The problem of simulating the variables hierarchically with collocated cokriging is that the variance of the primary simulated variable is too high (Journel and Deutsch 1998DEUTSCH, C. V.; JOURNEL, A. G. GSLIB - Geostatistical software library and user’s guide. 2nd. New York: Oxford University Press, 1998.). In this context, Babak and Deutsch (2009BABAK, O.; DEUTSCH, C. V. An intrinsic model of coregionalization that solves variance inflation in collocated cokriging. Computers & geosciences, v. 35, n. 3, p. 603-614, 2009.) proposed a method that solves the variance inflation of collocated cokriging. The method is called intrinsic collocated cokriging (ICCK) and consists of simulating with cokriging using the secondary data at the node being simulated and at the locations of the primary data. The authors used the intrinsic coregionalization model (ICM) to define the direct and cross-variogram models. The intrinsic coregionalization model (ICM) is a particular case of the LMC, where all the direct and cross-variograms are proportional to one basic variogram model (Goovaerts 1997GOOVAERTS, P. Geostatistics for natural resources evaluation. Oxford: Oxford University Press, 1997.). For instance, all direct and cross-variograms are obtained by multiplying a basic variogram model by a rescaling factor. The basic variogram model used by Babak and Deutsch (2009)BABAK, O.; DEUTSCH, C. V. An intrinsic model of coregionalization that solves variance inflation in collocated cokriging. Computers & geosciences, v. 35, n. 3, p. 603-614, 2009. for the ICM was the variogram model of the primary variable. Thus, ICCK requires fitting only the variogram model of the primary variable.

In this study, we adapted the ICCK (Babak and Deutsch 2009BABAK, O.; DEUTSCH, C. V. An intrinsic model of coregionalization that solves variance inflation in collocated cokriging. Computers & geosciences, v. 35, n. 3, p. 603-614, 2009.) to the situation of complete heterotopy between the hard and soft data. These authors showed a case study with exhaustive secondary data. In this case, the secondary data are available at the locations of the primary data, and the use of ICCK is straightforward. This article considers the situation where the secondary data are not at the locations of the primary data.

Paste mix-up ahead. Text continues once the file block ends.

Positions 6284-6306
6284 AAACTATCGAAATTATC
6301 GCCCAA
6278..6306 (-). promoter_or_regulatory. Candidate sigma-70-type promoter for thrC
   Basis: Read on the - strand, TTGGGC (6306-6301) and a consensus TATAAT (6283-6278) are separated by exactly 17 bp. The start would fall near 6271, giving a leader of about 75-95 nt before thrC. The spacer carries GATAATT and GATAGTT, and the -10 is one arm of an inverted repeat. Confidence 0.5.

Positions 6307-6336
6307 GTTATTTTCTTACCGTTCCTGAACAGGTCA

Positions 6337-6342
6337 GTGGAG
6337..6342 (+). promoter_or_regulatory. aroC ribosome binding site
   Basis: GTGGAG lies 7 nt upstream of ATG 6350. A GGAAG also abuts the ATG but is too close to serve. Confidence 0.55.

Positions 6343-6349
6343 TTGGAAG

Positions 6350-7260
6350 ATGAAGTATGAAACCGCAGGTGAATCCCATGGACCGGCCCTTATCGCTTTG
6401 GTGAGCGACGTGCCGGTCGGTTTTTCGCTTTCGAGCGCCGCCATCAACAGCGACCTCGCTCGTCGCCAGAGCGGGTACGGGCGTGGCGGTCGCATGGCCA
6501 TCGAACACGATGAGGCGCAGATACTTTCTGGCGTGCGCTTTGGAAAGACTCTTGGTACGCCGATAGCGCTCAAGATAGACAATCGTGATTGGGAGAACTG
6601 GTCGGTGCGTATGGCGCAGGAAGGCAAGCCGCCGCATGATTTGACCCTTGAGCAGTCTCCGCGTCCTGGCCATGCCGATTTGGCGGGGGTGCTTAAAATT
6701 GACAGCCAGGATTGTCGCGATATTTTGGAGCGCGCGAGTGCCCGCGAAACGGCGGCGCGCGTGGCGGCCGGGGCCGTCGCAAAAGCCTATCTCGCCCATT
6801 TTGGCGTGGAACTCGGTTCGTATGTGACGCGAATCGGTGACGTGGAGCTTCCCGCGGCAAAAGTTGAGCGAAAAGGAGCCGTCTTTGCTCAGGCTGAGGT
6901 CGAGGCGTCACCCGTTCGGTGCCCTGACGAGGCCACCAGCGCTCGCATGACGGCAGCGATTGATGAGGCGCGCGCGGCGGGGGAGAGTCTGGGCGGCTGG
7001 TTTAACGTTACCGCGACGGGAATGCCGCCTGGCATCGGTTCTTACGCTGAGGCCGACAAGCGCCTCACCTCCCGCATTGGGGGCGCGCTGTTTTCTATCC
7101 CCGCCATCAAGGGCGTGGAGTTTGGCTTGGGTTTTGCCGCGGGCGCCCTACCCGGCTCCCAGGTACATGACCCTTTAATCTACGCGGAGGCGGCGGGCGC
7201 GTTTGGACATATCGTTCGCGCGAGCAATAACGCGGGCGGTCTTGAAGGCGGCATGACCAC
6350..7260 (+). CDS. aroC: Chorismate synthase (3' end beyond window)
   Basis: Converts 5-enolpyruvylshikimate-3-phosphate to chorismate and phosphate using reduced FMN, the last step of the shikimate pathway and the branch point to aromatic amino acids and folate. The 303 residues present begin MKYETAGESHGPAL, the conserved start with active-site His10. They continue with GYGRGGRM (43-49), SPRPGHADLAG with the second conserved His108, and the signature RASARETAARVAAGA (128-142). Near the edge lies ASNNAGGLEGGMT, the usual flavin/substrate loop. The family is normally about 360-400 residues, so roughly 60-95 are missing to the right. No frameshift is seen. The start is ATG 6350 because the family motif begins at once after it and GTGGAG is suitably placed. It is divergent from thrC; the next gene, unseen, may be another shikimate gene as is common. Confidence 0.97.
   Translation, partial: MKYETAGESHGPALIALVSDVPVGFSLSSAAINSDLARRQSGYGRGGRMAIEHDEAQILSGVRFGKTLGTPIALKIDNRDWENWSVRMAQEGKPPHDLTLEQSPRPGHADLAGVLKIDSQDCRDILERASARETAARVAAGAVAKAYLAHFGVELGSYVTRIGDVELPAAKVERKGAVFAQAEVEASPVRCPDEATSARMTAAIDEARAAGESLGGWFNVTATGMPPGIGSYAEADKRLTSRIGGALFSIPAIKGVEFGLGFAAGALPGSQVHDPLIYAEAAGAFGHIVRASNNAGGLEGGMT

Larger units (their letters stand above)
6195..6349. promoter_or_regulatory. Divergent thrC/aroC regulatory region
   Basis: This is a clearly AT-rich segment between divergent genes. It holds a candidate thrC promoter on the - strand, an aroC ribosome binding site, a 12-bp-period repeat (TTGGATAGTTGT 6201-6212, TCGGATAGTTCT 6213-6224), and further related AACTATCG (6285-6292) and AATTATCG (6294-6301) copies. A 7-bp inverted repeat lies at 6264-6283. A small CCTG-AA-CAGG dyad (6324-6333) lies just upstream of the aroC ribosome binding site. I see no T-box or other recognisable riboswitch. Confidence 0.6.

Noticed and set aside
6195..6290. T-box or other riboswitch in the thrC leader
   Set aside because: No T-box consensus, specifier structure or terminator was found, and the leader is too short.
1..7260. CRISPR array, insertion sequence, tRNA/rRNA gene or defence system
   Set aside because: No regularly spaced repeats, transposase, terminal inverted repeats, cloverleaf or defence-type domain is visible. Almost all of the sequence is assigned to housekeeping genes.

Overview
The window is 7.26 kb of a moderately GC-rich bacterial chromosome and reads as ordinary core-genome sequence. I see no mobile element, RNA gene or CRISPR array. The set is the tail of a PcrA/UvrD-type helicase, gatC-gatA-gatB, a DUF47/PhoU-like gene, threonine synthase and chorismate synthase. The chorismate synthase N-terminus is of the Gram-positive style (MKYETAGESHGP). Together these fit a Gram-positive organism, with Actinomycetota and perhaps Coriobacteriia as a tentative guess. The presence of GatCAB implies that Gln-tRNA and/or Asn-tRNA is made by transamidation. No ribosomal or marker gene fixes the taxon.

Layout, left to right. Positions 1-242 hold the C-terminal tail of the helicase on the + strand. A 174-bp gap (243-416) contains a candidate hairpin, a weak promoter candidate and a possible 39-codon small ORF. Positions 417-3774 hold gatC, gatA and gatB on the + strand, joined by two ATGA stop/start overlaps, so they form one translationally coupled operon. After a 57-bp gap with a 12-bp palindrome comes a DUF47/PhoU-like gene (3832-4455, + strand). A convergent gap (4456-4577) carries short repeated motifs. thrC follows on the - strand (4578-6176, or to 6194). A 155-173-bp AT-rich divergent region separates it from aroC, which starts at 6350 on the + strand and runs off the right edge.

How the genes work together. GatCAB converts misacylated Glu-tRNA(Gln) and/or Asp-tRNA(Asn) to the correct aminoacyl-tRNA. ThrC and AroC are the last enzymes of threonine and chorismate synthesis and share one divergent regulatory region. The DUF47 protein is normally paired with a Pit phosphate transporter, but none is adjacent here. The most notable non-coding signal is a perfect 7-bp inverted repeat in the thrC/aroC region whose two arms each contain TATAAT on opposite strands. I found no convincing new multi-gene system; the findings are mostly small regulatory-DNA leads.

Intrinsic collocated cokriging requires the coefficient of correlation between the variables, whose calculation is not direct when the data are completely heterotopic. To obtain the coefficient of correlation between the variables, we extrapolated the experimental cross-correlogram values until the distance of zero (Minnitt and Deutsch 2014MINNITT, R. C. A.; DEUTSCHE, C. V. Cokriging for optimal mineral resource estimates in mining operations. Journal of the Southern African Institute of Mining and Metallurgy, v. 114, n. 3, p. 189-189, 2014.). There are other ways to obtain the relationship between different variables in the case of heterotopic data. Myers (1982MYERS, D. E. Matrix formulation of co-kriging. Journal of the International Association for Mathematical Geology, v. 14, n. 3, p. 249-257, 1982.) and Cressie (1991)CRESSSIE, N. A. C. Statistics for spatial data. Hoboken, New Jersey: John Wiley & Sons, 1991. proposed one generalization of the variogram to compute the cross variance between variables called as pseudo cross variogram. Some authors discuss the limitations of the pseudo cross variogram when the variables are measured at different support and units (Papritz et al. 1994PAPRITZ, A.; FLÜHLER, H. Temporal change of spatially autocorrelated soil properties: optimal estimation by cokriging. Geoderma, v. 62, n. 1-3, p. 29-43, 1994.; Papritz and Fluhler 1993PAPRITZ, A.; KÜNSCH, H. R.; WEBSTER, R. On the pseudo cross-variogram. Mathematical Geology, v. 25, n. 8, p. 1015-1026, 1993.). Cressie and Wikle (1997)CRESSIE, N.; WIKLE, C. K. The variance-based cross-variogram: you can add apples and oranges. Mathematical Geology, v. 30, n. 7, p. 789-799, 1998. have a different standpoint. They believe that in cokriging estimates with variance-based cross-variograms, the variables can be measure with a different mean and scale. Foehn et al. (2018FOEHN, A. et al. Spatial interpolation of precipitation from multiple rain gauge networks and weather radar data for operational applications in Alpine catchments. Journal of Hydrology, v. 563, p. 1092-1110, 2018) used the pseudo cross variogram to compute the linear model corregionalization to develop a methodology called regression cokriging in heterotopic data applied in meteorological data

When the dataset is heterotopic, Barnett and Deutsch (2015BARNETT, R. M.; DEUTSCH, C. V. Multivariate imputation of unequally sampled geological variables. Mathematical Geosciences, v. 47, n. 7, p. 791-817, 2015.) and Silva and Deutsch (2018SILVA, D. S. F.; DEUTSCH, C. V. Multivariate data imputation using Gaussian mixture models. Spatial statistics, v. 27, p. 74-90, 2018.) proposed multiple imputation (MI) to integrate secondary data into geostatistical simulations. The main idea of MI is to perform the geostatistical simulations in two steps. The first step is to simulate the primary variables at the locations of the secondary data. The result is a series of different datasets. The second step consists of performing geostatistical simulation in the simulation grid using the different datasets generated at the first step as conditioning information. Each generated dataset conditions one realization. This simulation at the second step is performed using simple kriging. This approach is efficient since it requires solving the cokriging system only at the locations of the secondary data. The main drawback of this approach is that only the collocated secondary datum is used.